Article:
The process of producing high quality, safe food demands more precise attention to a clean environment than any other industry. Every consumer trusts and relies on the food producers to follow all guidelines for clean and safe food every step of the way–from the farm to the table. However, the food industry environmental standards can be difficult to maneuver, as we each focus on our area of expertise—whether that be agriculture, manufacturing, distribution, packing, or direct food service to the consumer. There has been confusion on the requirements for environmental monitoring programs, the degree to which it is implemented, and the methodology in how the implementation is approached.

These factors can be challenging for quality professionals who often must provide clear supporting documentation to senior management that outlines the requirements for programs with seemingly ambiguous requirements that also come with implementation as well as ongoing costs.  So often the primary question is how do we demonstrate, not only to organizational leadership, but also to regulatory oversight bodies, GFSI certification bodies, and customers that we are meeting the burden of proof when it comes to environmental monitoring programs?

In short, while most regulatory bodies and no GFSI certification schemes explicitly require environmental monitoring as a default requirement — they all require a risk-based assessment on the products produced, the conditions under which they are produced, the intended use, and the environmental exposure at each processing step.  The results of this scientifically data-driven risk assessment shall determine the requirements for environmental monitoring program implementation and the robustness of the overall program. The burden of proof lies on the producer in determining this outcome and the approach to assessment, implementation, and robustness must employ scientific methodology, supporting data, and supporting documentation including peer-reviewed literature, government and regulatory body guidance documentation.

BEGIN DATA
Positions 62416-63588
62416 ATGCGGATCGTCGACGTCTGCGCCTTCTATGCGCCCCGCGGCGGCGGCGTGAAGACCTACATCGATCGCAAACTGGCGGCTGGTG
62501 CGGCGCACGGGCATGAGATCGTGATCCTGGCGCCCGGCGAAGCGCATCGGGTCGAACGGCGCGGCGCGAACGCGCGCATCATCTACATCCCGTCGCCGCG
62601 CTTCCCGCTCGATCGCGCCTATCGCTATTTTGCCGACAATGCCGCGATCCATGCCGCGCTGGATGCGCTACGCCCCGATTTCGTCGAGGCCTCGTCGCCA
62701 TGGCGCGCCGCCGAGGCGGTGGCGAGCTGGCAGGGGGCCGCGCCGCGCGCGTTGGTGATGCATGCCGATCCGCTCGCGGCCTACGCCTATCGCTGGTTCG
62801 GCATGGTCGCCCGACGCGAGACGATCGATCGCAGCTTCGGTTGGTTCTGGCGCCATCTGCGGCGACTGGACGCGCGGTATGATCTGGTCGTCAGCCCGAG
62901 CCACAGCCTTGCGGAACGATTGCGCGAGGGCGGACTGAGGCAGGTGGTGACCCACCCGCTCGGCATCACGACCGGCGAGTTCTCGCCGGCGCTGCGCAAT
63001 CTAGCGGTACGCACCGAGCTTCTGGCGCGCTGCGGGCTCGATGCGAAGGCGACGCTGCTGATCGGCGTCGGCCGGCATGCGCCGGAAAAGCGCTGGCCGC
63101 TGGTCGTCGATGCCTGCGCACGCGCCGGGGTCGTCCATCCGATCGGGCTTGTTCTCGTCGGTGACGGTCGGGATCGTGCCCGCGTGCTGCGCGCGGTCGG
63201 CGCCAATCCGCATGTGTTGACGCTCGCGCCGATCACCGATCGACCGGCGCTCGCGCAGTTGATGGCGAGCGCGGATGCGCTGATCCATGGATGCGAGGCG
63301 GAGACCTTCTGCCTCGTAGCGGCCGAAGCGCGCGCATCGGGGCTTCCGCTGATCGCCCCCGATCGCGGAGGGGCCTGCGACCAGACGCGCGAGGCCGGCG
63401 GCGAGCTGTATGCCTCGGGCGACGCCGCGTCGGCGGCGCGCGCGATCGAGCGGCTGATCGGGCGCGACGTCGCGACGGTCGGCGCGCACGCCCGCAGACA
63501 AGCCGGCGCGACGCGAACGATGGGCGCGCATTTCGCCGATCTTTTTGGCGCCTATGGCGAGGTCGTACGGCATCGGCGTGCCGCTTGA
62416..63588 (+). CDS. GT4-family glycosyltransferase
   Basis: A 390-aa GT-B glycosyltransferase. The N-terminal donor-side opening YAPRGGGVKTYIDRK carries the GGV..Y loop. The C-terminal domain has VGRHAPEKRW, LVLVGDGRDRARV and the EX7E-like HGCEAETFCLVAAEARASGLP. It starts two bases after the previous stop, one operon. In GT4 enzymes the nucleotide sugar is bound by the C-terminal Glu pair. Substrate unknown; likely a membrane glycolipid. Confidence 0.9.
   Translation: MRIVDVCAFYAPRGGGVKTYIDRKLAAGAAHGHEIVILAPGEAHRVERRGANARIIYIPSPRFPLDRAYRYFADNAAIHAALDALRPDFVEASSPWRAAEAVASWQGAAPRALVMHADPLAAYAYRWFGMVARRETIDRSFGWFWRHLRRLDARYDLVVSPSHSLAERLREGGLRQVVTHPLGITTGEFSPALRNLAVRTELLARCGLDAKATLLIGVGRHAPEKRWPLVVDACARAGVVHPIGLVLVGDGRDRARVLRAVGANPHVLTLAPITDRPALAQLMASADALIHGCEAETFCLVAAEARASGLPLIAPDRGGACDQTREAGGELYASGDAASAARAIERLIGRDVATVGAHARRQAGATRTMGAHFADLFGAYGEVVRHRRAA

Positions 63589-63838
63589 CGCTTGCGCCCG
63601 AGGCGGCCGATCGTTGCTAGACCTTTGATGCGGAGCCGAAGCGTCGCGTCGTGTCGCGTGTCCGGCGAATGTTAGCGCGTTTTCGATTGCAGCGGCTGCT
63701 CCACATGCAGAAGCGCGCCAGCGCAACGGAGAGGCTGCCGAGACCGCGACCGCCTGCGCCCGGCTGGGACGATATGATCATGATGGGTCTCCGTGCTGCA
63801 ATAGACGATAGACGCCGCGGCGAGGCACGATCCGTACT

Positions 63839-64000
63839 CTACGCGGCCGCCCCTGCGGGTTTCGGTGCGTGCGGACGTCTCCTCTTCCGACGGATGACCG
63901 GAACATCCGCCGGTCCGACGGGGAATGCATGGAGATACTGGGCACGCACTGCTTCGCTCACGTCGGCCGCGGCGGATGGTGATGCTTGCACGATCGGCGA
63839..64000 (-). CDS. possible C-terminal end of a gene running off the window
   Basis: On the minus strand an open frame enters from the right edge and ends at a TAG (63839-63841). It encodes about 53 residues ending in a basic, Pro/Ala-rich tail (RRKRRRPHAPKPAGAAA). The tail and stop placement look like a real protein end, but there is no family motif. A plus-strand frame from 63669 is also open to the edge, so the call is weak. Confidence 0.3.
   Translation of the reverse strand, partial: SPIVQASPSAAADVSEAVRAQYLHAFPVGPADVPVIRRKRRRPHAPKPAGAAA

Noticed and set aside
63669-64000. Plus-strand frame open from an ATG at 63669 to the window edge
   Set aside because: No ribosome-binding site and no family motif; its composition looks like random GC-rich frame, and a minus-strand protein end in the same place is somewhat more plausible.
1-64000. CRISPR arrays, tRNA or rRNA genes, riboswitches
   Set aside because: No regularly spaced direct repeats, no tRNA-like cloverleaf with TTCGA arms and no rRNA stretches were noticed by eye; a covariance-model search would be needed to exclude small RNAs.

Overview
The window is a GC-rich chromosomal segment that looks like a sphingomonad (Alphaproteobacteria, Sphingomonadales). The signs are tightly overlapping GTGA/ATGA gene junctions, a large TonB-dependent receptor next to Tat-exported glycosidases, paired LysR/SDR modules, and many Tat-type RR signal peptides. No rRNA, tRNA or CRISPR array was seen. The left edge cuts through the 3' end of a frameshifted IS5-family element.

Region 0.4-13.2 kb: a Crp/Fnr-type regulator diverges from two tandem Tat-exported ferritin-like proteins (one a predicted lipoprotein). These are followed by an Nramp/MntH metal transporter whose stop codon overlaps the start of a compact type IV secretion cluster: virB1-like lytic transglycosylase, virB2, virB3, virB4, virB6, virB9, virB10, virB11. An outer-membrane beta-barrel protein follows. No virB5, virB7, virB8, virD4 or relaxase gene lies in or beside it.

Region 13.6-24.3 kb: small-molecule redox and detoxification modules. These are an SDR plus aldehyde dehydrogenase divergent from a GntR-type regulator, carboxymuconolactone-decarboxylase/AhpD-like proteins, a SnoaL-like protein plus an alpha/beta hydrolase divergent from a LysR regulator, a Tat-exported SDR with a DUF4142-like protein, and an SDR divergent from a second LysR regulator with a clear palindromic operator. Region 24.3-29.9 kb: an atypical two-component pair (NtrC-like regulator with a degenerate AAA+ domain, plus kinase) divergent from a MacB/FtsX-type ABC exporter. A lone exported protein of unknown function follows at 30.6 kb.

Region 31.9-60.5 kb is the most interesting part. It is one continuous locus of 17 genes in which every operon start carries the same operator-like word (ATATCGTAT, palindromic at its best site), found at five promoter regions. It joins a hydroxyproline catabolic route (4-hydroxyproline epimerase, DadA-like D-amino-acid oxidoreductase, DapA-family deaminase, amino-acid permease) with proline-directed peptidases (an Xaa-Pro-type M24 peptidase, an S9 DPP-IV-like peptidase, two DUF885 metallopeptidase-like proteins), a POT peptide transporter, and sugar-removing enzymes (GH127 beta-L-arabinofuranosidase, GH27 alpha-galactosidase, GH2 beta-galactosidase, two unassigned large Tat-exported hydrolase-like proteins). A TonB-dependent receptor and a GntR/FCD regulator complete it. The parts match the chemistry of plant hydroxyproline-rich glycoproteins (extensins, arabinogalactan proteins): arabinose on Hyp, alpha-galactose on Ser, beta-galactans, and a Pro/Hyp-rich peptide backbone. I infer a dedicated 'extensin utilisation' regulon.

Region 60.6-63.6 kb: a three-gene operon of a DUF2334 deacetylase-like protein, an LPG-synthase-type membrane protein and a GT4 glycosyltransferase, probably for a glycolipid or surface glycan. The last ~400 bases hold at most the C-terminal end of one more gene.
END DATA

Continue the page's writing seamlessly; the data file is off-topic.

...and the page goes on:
With the advent of FSMA and Preventive Controls in conjunction with already established USDA-FSIS requirements (Listeria Final Rule) and guidances, the groundwork for requiring environmental monitoring programs is largely in place.  FSMA takes the position of risk assessments, like GFSI schemes largely do, and they put the burden of proof on the manufacturer to demonstrate any scientifically valid “proof” for the absence of such programs.


GFSI schemes have historically been largely non-prescriptive in regards to environmental monitoring programs focusing almost entirely on doing “risk assessments” for the products and processes however this is evolving with the release of BRC Edition 8, SQF Edition 8 and FSSC 22000 4.1.  All schemes are working towards FSMA and preventative controls alignment and have made significant strides in this regard. Whether it is specifying high hygiene zones, high risk product categories, or foods handled post- lethality treatment the standards are dialing in on requiring environmental monitoring programs outright. Even low risk foods will be subject to auditors’ scrutiny in the absence of appropriate and reasonable EMPs.


In order to effectively assess and map out the implementation or enhancement of environmental program one must simply start with getting the data.  While much literature and knowledge exists around product risk categorization as well as around manufacturing process and sanitary design of equipment, relying on supporting documentation alone may not be enough.  A structured, mapped, scientifically designed study to assess microbial loads and associated risks, under the guidance of a Subject Matter Expert, should be considered in many cases. The use of indicator organism swabbing in conjunction with pathogen swabbing can greatly enhance the quality of the study as it enables better resolution into microbiological conditions of the environment.

Once we have the data taken from pre-operational conditions, operational, and outer zones we can map out geographically the potential ingress points, sanitation practices and efficacies, wet and dry cleaning methods, extended run impacts, equipment and operational impacts. The more robust the study design (sample size, locations, and operational timing) the greater a base for knowledge a risk assessment can be achieved. Thought must be given at all times however to not asking for data one is not ready to respond to. If the organizations CAPAs routines, documentation, and mitigation methods are not established those must be put in place to manage against any potential positives.

At this point the implementation of new environmental monitoring programs or enhancement of existing programs can be undertaken now that we know where and when attention should be focused. It is critical to understand the expectations and standards of environmental regulations, as well as comprehend the collected data and be proactive in developing a plan of how to use the data to promote safety.

"ETNA was able to offer expert advice and aided in the improvement of our product testing practices, environmental monitoring program, and general food safety improvements. We will continue to use ETNA consulting for as our Food Safety Consultant.”

Director of Food Safety

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